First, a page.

The following article was submitted by David Snow, and is the second work published in our “YOU write for the blog” series. David is a longtime BU hockey supporter, and a season ticket holder in section 115, row Q, seats 20-22. Have a story to share, or an opinion to defend? Submit your own article to [email protected]!


On February 6, 1978, I was a 14-year old high school freshman headed to something I’m sure I had looked forward to all the preceding weekend. My older brothers, Mark, 24 and Jack, then a 20-year old BU student, were taking me, I would imagine begrudgingly, to the Beanpot. It is a Boston tradition, an annual college hockey tournament played at the Boston Garden between Boston University, Boston College, Harvard and Northeastern University. The tournament is played like clockwork, on the first two Mondays in February. This story is less about the event, though it has been written about plenty by many, and more about the events of the date itself.

Mark packed us into his Ford Mustang soft-top convertible and off we went to the “Gahden”. My father worked at Boston University in their athletic facility and both brothers attended BU tuition free as an employee benefit. I like to think that him working there was all part of a plan to get his four kids through college. Makes for a better story. Nah! If that guy had worked at the dump I’m sure today we all would have been garbagemen or pawn brokers. But the benefit was a great one and his employment at BU would shape a portion of my life I still cling to.

The forecast that day was for about six inches of snow. That’s enough to get attention but not enough to shut anything down in Boston. There was probably that much on the ground from previous storms and we likely needed a coat of white to cover up the soot-stained piles on the city streets. I’m sure I was psyched to be going all day at school while imagining the bright lights of the Garden and the noise of a sold out arena. I regularly went to BU hockey games courtesy of the back door at Walter Brown Arena.  They were a national college hockey power whose fate generally had me in their grip. I sat many a night with a transistor radio in hand listening to games out West where the Terriers were bound to get screwed by some blind Western referee. I was pretty sure that God was responsible for every bad loss they had ever suffered. I lived and died by the results.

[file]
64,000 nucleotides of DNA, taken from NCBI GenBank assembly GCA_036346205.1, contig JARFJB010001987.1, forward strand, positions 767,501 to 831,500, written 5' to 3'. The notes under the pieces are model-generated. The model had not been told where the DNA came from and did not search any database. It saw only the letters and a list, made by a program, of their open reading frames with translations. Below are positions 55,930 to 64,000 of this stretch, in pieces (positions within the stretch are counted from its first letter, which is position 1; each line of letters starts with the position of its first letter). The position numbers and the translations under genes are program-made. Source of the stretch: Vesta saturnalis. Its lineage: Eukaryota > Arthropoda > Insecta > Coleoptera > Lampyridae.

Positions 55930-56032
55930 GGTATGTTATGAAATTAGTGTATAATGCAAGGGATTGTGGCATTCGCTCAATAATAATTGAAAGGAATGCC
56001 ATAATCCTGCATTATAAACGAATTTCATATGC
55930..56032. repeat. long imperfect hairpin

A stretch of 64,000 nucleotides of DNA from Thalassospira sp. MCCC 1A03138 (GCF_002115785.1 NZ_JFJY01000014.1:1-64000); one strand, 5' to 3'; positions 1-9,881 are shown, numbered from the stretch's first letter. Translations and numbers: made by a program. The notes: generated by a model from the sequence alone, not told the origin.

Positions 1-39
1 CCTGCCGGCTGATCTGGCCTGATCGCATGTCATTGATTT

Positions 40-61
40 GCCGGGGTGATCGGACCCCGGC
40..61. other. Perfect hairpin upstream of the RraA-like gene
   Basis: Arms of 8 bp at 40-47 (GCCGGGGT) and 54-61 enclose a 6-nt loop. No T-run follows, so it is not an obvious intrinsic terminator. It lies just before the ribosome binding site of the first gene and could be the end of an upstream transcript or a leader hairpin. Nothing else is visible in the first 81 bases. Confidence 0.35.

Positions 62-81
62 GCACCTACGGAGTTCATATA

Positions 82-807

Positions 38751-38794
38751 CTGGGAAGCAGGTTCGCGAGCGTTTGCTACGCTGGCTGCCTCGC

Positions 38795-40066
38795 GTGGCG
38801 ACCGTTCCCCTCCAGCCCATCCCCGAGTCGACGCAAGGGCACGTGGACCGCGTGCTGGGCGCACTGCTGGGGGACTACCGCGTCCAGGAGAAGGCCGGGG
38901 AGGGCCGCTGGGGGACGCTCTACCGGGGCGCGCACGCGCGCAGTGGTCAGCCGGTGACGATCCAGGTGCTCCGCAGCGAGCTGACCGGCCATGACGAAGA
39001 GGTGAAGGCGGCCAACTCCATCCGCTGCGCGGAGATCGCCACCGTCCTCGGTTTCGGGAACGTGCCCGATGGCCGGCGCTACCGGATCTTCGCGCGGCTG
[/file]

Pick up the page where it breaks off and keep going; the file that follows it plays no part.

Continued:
Watching them in the Beanpot at the Garden was a welcome distraction and invitation to ignore Algebra for that day (and every other class according to my grades). When that bell rang to end the school day,  I ran through Harvard Yard and caught the 73 bus home but in my mind I’m sure I was flying. No time to taunt Harvard students with my friends or steal an apple at Nini’s Corner in Harvard Square. I had to get home so there was no excuse to be left behind. I’m sure my brothers were thrilled with that 85 pound anchor for the night.

Despite high winds and heavy snow we were going “in town” no matter what. We zipped into the city (a big 3 mile trip in total), parked illegally under the elevated highway in Charlestown and walked through what appeared to be way more than the predicted half foot of snow to meet my brother’s college friends. I was so short at the time, they could have put me in their coats. My brothers and their friends seemed so big to me, all over 6 feet tall, and they took me under their wing. That meant having their friend working the door at Sully’s Tap look the other way when a 5 foot 2 inch skinny schoolboy snuck by. The bar was so packed nobody could even see me once I was in there. I was handed a beer by one of their friends and the night got a little shaky for Game 1 between Northeastern and Harvard. We eventually made it into our nosebleed balcony seats at one end of the Garden. Choosing the last row had to be strategic so that the guys could literally turn around and order from the beer stand in back of our row. I was buzzed by the combination of beer, the acceptance of my brother’s peers who were happy I hadn’t thrown up yet, and the anticipation of the civil war between BU and BC in the night’s second semi-final.